Ultimately, however, I feel unsure on this point; like Maliszewski, I learned to play D&D from a combination of reading certain books (Holmes Basic, the AD&D Player's Handbook) and playing the game with more experienced players. So I have never had to learn D&D (or any subsequent RPG) strictly from a book, and therefore I don't know how best to create that kind of interface for the type of reader at whom this section is aimed. I think what Raggi is trying to accomplish on pp. 5-46 of the Tutorial book is to get the neophyte's mental feet wet without really crunching any numbers yet, but I honestly cannot judge how effective this part of the book is at accomplishing its intended goal.
That said, I really like the various tidbits of wisdom Raggi offers on pp. 47-55, under such headings as "More About The Game," "The Process of Play," "About the Rules," and "Winning and Losing." This whole cluster of short sections was my second-favorite portion of the book, after the "Recommended Reading" segment.
Ah, the "Recommended Reading" segment. This is far and away my favorite part of the Tutorial book, for it provides what I always hoped everybody else's "Appendix N" would: a prose essay contextualizing the work being recommended. More than just a list of books to read, Raggi (and his collaborators**) discuss certain key authors and (most importantly) tell us why we should read that author's works. This approach empowers the reader with information, a strategy which allows each reader to make informed choices about which authors (and works) to read first, last, or not at all. And the write-ups of each key author are very good -- overall, a highly recommended section.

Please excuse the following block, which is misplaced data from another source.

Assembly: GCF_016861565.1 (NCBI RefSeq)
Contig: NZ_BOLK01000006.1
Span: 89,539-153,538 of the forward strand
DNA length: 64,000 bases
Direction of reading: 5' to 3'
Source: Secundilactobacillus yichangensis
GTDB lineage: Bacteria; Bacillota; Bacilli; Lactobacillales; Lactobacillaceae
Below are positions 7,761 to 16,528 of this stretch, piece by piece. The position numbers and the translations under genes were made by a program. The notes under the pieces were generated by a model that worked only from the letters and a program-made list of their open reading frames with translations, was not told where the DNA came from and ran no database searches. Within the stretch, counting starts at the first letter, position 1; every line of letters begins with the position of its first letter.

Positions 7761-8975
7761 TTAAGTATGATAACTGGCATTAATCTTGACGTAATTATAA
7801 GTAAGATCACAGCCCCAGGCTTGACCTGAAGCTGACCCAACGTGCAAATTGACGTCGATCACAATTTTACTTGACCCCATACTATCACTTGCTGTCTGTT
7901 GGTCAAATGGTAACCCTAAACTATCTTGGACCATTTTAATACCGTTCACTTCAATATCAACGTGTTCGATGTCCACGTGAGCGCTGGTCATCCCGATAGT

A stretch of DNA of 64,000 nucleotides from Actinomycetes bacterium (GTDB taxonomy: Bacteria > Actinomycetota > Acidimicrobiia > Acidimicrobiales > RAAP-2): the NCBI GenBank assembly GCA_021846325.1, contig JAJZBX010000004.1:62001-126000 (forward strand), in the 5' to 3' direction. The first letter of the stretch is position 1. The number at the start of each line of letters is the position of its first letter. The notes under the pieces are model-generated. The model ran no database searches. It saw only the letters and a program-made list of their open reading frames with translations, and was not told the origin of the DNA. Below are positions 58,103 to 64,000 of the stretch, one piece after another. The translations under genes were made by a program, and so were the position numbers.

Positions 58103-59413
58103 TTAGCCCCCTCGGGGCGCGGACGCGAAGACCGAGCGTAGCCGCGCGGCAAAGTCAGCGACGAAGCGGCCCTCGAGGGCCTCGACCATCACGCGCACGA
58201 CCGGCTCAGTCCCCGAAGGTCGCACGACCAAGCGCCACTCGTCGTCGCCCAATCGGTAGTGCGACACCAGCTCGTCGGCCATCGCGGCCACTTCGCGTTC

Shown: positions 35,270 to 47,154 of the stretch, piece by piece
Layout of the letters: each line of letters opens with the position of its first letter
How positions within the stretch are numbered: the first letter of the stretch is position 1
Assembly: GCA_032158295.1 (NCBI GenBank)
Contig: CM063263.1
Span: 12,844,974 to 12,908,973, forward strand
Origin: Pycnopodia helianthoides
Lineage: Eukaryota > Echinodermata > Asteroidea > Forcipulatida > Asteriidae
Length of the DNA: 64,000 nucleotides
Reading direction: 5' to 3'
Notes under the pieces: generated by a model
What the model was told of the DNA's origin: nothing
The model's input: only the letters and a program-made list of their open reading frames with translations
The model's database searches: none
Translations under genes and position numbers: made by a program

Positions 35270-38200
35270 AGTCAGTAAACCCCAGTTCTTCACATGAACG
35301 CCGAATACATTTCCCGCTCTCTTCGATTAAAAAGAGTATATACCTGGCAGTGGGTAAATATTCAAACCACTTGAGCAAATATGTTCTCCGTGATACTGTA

Lastly, there is the "Glossary" on the back cover -- a nice touch, conveniently placed. A very smart use of that space given the book's function as a tutorial volume.
To sum up, while there is much here for the for the veteran gamer to skip over, and while I cannot say for sure how or if the choose-your-own-adventure style tutorials would work effectively to introduce a neophyte to the game, the LotFP WFRP Grindhouse Edition Tutorial is a well-produced tome that is highly appropriate for inclusion in a boxed set. Plus there are several gems herein -- the "Recommended Readings," some gaming wisdom in the last third of the book, the impressive artwork throughout -- that are sure to at least make enjoyable reading for the veteran RPG'er. I shall withhold "scoring" Raggi's game until I have read and reviewed the second two books, but for now, let me state that I am impressed with Tutorial's aesthetics and layout, and while its content hasn't fully satisfied me as an experienced gamer, it has surely whetted my appetite to get a look at the frikkin' rules!
Next volume, here I come.
* Review forthcoming.
** The "Recommended Reading" section is co-authored by Raggi, Michael McClung, Jukka Sarkijarvi, Scott S., David Larkins, James Murphy, Chris Hogan, and Juhani Seppala.